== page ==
While it may come as a surprise, the NLRB has long held that employees are sometimes entitled to use profane language while engaging in labor activities. In recent years, the Board has found that employee speech was protected where:
- An employee posted online that his supervisor was a “NASTY MOTHER F**KER don’t know how to talk to people!!!!!! F**k his mother and his entire f**king family!!!!” while also noting an upcoming union election.
- An employee used racist language while on a picket line during a strike.
When evaluating profane (and even overtly racist) language, the Board weighs various factors to determine whether the profane statements are not so egregious so that the employee will lose protection of the NLRA. The Board often notes the high emotional context of labor disputes to justify vulgar behavior of employees. In recent years, Courts of Appeals have been questioning whether such activities should remain protected under federal labor law, including in both cases mentioned above.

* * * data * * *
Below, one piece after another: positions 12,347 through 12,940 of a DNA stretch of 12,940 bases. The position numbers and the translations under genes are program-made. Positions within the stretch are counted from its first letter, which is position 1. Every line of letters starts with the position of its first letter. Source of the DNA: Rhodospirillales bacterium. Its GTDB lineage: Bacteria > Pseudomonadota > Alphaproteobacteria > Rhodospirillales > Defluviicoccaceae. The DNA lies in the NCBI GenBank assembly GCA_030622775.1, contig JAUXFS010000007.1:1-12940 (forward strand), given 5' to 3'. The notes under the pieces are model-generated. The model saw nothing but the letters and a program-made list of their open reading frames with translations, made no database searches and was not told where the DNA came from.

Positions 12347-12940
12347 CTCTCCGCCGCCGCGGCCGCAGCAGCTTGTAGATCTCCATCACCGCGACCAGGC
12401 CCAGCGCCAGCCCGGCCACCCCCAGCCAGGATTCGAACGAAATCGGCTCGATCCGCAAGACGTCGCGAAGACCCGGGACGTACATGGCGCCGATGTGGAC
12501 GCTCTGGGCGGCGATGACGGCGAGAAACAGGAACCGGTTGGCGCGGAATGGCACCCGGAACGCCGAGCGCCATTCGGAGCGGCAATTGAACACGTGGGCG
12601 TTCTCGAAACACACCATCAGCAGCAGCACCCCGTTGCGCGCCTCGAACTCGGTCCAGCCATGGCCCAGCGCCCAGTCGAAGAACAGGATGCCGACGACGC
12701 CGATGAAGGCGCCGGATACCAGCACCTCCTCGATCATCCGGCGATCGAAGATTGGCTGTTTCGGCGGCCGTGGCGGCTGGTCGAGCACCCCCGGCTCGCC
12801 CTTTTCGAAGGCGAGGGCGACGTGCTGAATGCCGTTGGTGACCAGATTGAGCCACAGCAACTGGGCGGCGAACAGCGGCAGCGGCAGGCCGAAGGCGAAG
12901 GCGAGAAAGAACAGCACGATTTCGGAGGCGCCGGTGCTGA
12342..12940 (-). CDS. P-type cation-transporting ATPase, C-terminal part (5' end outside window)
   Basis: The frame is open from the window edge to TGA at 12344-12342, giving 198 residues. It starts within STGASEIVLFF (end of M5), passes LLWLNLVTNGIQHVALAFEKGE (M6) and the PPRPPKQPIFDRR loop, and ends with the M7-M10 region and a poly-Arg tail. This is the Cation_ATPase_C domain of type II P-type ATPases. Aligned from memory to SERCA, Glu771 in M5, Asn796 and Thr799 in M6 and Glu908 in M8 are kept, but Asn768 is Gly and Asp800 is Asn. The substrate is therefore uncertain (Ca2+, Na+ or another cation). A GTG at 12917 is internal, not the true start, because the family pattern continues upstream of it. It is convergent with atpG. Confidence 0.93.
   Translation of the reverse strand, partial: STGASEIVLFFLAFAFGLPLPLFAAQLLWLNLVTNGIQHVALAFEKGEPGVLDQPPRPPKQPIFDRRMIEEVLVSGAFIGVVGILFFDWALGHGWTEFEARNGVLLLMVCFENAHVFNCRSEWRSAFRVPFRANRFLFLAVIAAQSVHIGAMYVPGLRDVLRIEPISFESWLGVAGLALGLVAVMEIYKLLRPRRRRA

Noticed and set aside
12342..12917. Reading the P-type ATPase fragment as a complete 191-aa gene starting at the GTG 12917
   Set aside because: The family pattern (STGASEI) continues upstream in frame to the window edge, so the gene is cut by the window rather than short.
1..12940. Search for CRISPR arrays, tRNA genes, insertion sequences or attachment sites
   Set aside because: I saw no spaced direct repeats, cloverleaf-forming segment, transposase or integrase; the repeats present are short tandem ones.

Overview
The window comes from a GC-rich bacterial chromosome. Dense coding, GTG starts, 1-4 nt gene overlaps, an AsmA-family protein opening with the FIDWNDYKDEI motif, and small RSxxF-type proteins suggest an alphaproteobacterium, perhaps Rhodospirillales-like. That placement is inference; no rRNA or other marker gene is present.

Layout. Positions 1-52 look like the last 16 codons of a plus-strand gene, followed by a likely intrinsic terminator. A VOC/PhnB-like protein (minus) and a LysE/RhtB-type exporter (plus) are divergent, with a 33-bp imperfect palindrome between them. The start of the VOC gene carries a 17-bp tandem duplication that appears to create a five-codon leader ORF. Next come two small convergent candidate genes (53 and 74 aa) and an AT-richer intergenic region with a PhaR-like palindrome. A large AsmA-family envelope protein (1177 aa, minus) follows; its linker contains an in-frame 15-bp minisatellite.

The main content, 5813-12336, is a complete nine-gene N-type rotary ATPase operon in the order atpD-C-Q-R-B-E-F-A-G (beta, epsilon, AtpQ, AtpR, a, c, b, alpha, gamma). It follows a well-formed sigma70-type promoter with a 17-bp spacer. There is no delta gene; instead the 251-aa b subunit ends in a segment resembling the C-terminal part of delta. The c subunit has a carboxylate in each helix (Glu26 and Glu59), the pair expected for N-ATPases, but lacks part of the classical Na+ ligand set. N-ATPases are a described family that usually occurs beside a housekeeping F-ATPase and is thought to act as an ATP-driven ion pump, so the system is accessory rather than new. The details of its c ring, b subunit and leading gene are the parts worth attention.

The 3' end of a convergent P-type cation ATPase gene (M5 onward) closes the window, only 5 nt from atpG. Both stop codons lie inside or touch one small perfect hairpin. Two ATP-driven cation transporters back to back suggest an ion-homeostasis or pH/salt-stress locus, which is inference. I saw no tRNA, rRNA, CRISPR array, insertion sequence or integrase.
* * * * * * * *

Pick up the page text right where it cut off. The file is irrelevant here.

With this context, the Board has requested briefs in a case that involves, among other things, an employee’s statement that his supervisor could “shove it up his ass.” Usually, an invitation for briefs signals that a majority of the Board is ready to overturn or modify precedent. Given that the Board has selected a case with an egregious statement like this, it may be a safe bet that the NLRB will be unveiling a new standard for profane language in the near future.
Andrew MacDonald is an associate in the firm’s Labor and Employment Department, resident in its Philadelphia office.